Scratch GPIO – PiGlow Support

Controlling a Pimoroni PiGlow using ScratchGPIO

This is a little fun add on from the Pimoroni gang with 18 high brightness LEDs on it.

To get an add-on like this to work on a Raspberry Pi (it uses what’s called the I2C protocol)  you need to run a few little things using LX Terminal.

sudo apt-get install i2c-tools


sudo apt-get install python-smbus

and finally a little tool to enable the I2C pins to be used for this purpose


followed by

sudo bash

Then once you’ve rebooted – come back here 🙂

Make sure you’ve installed ScratchGPIO of course

PiGlowAddonOnce you’ve added I2C support to your Raspberry Pi then just create a variable called AddOn and set it to PiGlow as the first line in your Green Flag event.

You can then create variables Led1 to Led18 and set them to values between 0 (for off) to 255 (Fully on). You can also have variables for Red,Orange,Yellow,Green,Blue and White to refer to each of the colours and the the same for Leg1, Leg2 and Leg3.

PiGlowLegAs usual, you can use also use simple broadcasts instead of creating variables and say things like Broadcast Led1On to switch LED1 on

This script shows a how using the the join statement you can blink each leg in turn without having to use a lot of if statements.

Use your Raspberry Pi as a Wi-Fi, Scratch interface device

This post is for an older version4 of ScratchGPIO

Click here to goto uptodate version

Acknowledgement: Connection concept/original code supplied by Martin Bateman 🙂

Although a Raspberry Pi can be programmed to use Scratch to control the GPIO pins, because of the limited computing power of the Pi, once the Scratch scripts become  longer and more complex, it can become quite slow to use.  [Edit:This has been improved tremondously with the Sep13 Scratch update 🙂 ]

However, there is another way of using the GPIO pins on your Pi – turn it into SID – a Scratch Interface Device –  and simply use Scratch on a desktop/laptop PC and get it to remotely control the GPIO pins via a WiFi connection.

@gbaman is working on a full remote control suite but its not yet packaged up for classroom deployment so in the meantime, please try out the following code/instructions.

To do this, first follow the instructions to install my normal ScratchGPIO software and then install the extra software to turn your Raspberry Pi into a remote SID (Scratch Interface Device)

Installing SID
Your Raspberry Pi needs to be connected to internet to install the software.

Copy the text below ( left click just before the s of sudo and drag right until all the text in the line, up to and including, as been selected) then right-click and select copy. Open up an LX Terminal window and select Edit and the Paste that into an LX Terminal window and run it to download the installer.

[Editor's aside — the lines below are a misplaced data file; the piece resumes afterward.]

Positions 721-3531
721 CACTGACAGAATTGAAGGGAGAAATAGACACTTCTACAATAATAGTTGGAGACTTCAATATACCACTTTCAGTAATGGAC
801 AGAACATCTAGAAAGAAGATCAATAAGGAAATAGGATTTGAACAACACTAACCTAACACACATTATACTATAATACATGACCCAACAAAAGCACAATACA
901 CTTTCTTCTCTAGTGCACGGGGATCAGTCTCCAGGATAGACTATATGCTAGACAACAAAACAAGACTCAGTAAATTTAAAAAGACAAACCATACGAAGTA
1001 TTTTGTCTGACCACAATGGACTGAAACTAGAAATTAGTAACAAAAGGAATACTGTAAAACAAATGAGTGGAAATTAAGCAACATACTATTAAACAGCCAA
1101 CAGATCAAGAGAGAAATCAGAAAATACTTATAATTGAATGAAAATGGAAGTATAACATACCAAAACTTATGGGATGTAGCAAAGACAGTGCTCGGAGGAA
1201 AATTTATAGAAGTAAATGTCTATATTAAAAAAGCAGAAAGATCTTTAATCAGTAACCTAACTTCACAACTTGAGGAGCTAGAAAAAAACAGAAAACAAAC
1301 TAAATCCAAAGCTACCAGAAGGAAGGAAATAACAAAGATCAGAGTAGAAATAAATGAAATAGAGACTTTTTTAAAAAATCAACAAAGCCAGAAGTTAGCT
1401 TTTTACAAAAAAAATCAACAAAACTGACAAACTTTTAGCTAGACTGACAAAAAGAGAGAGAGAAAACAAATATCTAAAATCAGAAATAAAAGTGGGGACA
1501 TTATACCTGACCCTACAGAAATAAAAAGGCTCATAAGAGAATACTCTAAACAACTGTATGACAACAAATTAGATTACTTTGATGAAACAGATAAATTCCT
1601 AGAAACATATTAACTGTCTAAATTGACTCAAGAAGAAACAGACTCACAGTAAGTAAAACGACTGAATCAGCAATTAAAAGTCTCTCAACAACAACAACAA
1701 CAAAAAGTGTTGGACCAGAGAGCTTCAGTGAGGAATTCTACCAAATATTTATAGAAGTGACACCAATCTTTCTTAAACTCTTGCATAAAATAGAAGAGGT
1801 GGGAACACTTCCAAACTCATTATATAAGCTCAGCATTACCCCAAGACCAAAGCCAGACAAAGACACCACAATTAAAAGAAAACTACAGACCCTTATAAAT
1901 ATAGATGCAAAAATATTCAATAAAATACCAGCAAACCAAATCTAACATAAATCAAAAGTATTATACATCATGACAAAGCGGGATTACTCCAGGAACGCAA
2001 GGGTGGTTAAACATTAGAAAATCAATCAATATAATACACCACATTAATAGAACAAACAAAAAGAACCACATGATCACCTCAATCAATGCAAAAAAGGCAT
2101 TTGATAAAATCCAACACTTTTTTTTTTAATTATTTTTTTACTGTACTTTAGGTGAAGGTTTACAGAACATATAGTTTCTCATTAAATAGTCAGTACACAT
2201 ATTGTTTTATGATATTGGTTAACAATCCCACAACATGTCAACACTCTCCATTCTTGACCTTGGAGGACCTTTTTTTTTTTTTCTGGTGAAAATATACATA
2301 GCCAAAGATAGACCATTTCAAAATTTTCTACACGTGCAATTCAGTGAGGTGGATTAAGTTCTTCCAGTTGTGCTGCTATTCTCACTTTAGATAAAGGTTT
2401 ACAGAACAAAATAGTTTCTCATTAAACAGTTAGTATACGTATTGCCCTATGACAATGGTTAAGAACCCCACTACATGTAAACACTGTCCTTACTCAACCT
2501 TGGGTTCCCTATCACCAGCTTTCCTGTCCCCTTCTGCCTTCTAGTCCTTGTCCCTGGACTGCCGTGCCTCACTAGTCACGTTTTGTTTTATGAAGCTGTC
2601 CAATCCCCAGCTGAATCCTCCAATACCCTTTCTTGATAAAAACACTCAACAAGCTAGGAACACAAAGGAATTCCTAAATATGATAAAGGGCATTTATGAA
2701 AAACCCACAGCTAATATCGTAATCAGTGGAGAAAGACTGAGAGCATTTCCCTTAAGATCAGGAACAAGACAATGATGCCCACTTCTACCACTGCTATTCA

sudo wget -O

using Raspberry Pi as a normal user, then just type (or copy and paste as before)

sudo bash

(If logged in as a different user, then type sudo bash yourusername)

You should get a successful message and then your Pi is setup to listen for a request for it to become a SID from a desktop/laptop computer.

At the moment, the software on the PC is a simple python program that allows you to enter which SID you want to use.

To do this download and run the following program on a Windows computer

Use this code for a Mac running Python 3.3

and then enter the last 4 digits of your Pi’s serial num and then press Connect.  As long as you do this within 5 minutes of switching on your Pi, then it will connect.

You can find your RPi serial number digits by doing

cat /proc/cpuinfo

in an LXTerminal window on your RPi.

Put them into the above script and save it as

Getting your SID to connect to another computer

Reboot your RPi and after a couple of minutes yo should notice that the on-board green SD card activity LED is flashing the morse code for S (3 dots)  This means your RPi is listening out for the next 5 mins for a connect message from your other computer.

Simply run the program on your main computer and then enter the last 4 characters of your RPi serial num that you found out earlier and press connect.

Watch the green LED on your RPi and you should notice that it changes to flashing an O in morese code (3 dashes) for 30 seconds and then goes out.

Finally, launch Scratch on your main computer and enable Remote Sensor connections (right click on bottom block in Sensing section)

You should then be able to run exactly the same Scratch scripts on your PC as you can on your Pi and get the same control of the GPIO pins.

If you have any problems – please contact me @cymplecy on twitter or mail simplecy at google

As I said @gbaman1 is developing a more featured version that I will hopefully be able to just use instead of my one-trick pony 🙂

I think the RPi should broadcast its last 4 digits or its serial number so that the program at the PC just needs to pick which one to connect to from a list.